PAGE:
Unauthorized reading confirmation from Outlook

2008-07-06 / 2008-07-07
Risk: High
Local: No
Remote: Yes

CVSS Base Score: 7.5/10
Impact Subscore: 6.4/10
Exploitability Subscore: 10/10
Exploit range: Remote
Attack complexity: Low
Authentication: No required
Confidentiality impact: Partial
Integrity impact: Partial
Availability impact: Partial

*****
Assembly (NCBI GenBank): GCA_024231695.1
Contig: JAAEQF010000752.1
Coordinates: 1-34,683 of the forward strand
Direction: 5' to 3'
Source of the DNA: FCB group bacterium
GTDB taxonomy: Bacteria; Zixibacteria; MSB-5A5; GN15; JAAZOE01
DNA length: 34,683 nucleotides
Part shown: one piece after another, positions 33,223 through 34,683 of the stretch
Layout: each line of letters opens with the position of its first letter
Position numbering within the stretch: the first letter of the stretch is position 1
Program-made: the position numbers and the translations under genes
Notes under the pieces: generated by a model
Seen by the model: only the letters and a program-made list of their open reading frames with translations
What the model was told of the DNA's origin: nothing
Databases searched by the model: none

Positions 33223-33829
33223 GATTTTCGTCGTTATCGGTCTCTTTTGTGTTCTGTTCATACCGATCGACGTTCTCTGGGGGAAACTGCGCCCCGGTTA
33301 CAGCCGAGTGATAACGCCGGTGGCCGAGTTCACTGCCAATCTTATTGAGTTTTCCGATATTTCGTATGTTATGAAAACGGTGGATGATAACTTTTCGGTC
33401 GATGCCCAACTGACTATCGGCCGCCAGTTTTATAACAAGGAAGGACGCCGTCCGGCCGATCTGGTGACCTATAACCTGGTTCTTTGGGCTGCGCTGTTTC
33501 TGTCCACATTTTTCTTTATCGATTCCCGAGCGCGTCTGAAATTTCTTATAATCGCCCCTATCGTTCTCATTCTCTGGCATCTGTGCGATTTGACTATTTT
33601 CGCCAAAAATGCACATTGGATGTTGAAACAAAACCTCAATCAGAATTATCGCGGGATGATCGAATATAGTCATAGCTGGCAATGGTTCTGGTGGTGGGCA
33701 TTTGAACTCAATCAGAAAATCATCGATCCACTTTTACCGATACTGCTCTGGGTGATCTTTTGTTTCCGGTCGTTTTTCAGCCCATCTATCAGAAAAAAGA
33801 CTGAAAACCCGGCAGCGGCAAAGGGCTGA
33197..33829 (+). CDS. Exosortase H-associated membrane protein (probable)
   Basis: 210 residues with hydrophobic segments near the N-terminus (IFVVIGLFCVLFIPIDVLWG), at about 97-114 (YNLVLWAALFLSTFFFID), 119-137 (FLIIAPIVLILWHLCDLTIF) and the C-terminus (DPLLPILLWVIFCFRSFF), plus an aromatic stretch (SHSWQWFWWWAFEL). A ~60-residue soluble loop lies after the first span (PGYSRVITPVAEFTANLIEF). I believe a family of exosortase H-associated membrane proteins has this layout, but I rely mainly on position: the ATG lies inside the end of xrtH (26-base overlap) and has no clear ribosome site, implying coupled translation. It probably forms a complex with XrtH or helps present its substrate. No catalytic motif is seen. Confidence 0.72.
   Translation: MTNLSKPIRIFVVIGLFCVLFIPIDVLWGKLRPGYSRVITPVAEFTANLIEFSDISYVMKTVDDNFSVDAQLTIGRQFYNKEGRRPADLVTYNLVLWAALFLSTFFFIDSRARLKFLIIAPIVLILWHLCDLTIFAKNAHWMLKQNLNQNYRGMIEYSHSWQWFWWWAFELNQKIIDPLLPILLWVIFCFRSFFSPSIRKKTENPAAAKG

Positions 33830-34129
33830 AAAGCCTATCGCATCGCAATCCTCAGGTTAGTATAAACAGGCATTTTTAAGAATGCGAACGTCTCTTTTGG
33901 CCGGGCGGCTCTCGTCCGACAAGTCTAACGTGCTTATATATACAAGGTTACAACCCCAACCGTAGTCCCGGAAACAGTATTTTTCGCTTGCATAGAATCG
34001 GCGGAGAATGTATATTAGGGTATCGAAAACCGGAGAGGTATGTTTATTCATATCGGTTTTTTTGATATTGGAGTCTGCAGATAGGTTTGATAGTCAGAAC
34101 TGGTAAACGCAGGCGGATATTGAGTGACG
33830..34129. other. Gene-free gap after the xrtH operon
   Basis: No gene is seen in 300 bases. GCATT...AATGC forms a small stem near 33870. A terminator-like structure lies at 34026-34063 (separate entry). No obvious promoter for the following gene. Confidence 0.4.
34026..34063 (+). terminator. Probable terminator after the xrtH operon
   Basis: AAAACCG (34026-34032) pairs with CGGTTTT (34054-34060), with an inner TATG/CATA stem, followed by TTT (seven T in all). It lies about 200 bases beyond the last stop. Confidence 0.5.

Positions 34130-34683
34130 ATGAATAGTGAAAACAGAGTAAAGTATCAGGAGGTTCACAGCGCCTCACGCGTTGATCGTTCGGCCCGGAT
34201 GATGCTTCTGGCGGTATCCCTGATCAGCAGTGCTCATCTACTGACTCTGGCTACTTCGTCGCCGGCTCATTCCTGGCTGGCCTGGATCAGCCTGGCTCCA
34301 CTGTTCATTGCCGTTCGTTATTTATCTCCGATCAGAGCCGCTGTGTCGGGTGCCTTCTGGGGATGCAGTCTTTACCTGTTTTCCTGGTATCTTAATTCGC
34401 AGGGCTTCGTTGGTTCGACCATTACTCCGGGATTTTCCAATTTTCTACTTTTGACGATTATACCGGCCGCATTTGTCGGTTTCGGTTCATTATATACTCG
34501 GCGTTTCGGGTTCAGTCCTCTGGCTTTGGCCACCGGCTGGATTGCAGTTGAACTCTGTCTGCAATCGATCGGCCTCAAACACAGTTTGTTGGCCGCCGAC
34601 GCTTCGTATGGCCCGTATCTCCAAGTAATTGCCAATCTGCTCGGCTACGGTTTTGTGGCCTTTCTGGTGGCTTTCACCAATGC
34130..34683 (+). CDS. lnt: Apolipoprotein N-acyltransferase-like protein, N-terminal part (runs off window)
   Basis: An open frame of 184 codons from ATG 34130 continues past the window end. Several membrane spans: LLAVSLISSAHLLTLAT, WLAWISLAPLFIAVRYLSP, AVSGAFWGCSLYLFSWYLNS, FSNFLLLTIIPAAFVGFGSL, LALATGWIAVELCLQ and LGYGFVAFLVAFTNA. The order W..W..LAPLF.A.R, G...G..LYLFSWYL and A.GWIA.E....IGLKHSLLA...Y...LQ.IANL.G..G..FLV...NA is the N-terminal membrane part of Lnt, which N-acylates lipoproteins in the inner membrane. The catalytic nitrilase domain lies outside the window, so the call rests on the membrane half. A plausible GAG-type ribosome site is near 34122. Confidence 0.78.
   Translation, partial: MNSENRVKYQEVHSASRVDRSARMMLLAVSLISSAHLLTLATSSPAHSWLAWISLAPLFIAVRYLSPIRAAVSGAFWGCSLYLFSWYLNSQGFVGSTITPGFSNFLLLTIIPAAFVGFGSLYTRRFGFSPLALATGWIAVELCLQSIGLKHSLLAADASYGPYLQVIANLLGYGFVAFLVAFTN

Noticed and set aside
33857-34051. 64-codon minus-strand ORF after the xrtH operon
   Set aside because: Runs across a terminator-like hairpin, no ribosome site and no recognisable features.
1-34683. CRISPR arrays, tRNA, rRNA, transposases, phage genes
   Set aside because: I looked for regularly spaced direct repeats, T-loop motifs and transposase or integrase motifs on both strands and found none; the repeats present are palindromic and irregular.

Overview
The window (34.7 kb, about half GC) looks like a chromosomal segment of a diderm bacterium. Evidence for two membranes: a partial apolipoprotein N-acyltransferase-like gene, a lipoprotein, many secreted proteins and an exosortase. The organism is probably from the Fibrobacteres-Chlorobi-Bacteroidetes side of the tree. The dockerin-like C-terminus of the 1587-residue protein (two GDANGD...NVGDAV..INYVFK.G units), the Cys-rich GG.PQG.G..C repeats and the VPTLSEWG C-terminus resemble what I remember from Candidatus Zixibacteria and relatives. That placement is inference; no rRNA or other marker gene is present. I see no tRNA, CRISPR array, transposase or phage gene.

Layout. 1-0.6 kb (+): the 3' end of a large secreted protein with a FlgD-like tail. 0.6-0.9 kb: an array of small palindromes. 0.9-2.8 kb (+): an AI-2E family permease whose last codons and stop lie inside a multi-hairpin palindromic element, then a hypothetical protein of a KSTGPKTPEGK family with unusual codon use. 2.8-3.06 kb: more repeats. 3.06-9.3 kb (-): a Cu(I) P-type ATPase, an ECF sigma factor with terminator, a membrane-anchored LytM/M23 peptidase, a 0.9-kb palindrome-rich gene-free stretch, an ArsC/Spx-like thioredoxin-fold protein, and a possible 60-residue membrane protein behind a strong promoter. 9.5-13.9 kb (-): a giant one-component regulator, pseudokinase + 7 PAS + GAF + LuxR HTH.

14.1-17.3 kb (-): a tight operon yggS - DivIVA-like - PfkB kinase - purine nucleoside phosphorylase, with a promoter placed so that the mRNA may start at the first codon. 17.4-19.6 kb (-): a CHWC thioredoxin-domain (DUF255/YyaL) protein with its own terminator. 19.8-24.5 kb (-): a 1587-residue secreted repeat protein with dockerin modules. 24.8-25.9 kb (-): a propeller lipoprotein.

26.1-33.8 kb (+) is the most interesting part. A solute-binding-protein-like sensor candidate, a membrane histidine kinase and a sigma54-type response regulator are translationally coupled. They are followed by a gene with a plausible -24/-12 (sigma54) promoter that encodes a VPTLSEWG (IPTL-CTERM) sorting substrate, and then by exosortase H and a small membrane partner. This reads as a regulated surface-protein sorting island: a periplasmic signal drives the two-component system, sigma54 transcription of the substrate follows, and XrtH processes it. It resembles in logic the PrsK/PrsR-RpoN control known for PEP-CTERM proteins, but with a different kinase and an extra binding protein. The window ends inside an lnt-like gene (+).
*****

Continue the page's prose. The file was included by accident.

I've just got an interesting idea about how a malicious e-mail sender could try to get a unseen by the recipient reading confirmation, including the IP address of the recipient. I was working on S/MIME messages and I thought about the signature validation process, where some of the steps could require external information (like a CRL) to be accessed. The interesting part of it is that the location of this information can be included in the message itself, as the PKCS#7 package can also include the certificate used to generate the signature. I went into Microsoft documentation about the validation process from Outlook, and found this: (reference: http://technet.microsoft.com/en-us/library/bb457027.aspx#EKAA) When the first certificate in the chain is validated, the following process takes place. 1. The chaining engine will attempt to find the certificate of the CA that issued the certificate being examined. The chaining engine will inspect the local system certificate stores to find the parent CA certificate. The local system stores include the CA store, the Root store, and the Enterprise Trust store. If the parent CA certificate is not found in the local system certificate stores, the parent CA certificate is downloaded from one of the URLs available in the inspected certificates AIA extensions. The paths are built without signature validation at this time because the parent CA certificate is required to verify the signature on a certificate issued by the parent CA. 2. For all chains that end in a trusted root, all certificates in the chain are validated. This involves the following steps. * Verify that each certificate's signature is valid. * Verify that the current date and time fall within each certificate's validity period. * Verify that each certificate is not corrupt or malformed. 3. Each certificate in the certificate chain is checked for revocation status. The local cache is checked to see if a time valid version of the issuing CA's base CRL is available in the cache. If the base CRL is not available in the local cache, or the version in the local cache has expired, the base CRL is downloaded from the URLs available in the CDP extension of the evaluated certificate. If available, it is confirmed that the certificate's serial number is not included in the CA's base CRL. As described, the recipient system will try to gather the CA certificate from a URL that is specified on the signers' certificate, that is embedded in the signed message. A specially crafted certificate (not from a trusted CA) can be generated with an AIA (Authority Information Access) extension containing an URL controlled by the malicious sender. By doing that the sender will immediately know when the message recipient read the message on Outloook. I performed some tests that confirmed this scenario. Other e-mail clients like Mozilla Thunderbird and Lotus Notes have not presented the same behavior. It seems that only Outlook implements this part of RFC2459. It's behaving in the right way, but I believe that the user should have the ability to disable it. Here is a sample of a web access from the recipient of a message crafted like that. On this case, the AIA address included in the certificate was poitining to the "http://www.securitybalance.com/ca.html" URI. - - [12/May/2008:15:47:43 -0400] "GET /ca.html HTTP/1.1" 200 116 "-" "Microsoft-CryptoAPI/5.131.2600.3311" (anonymized IP address) Microsoft was notified about this issue last May. Augusto Paes de Barros http://www.securitybalance.com/



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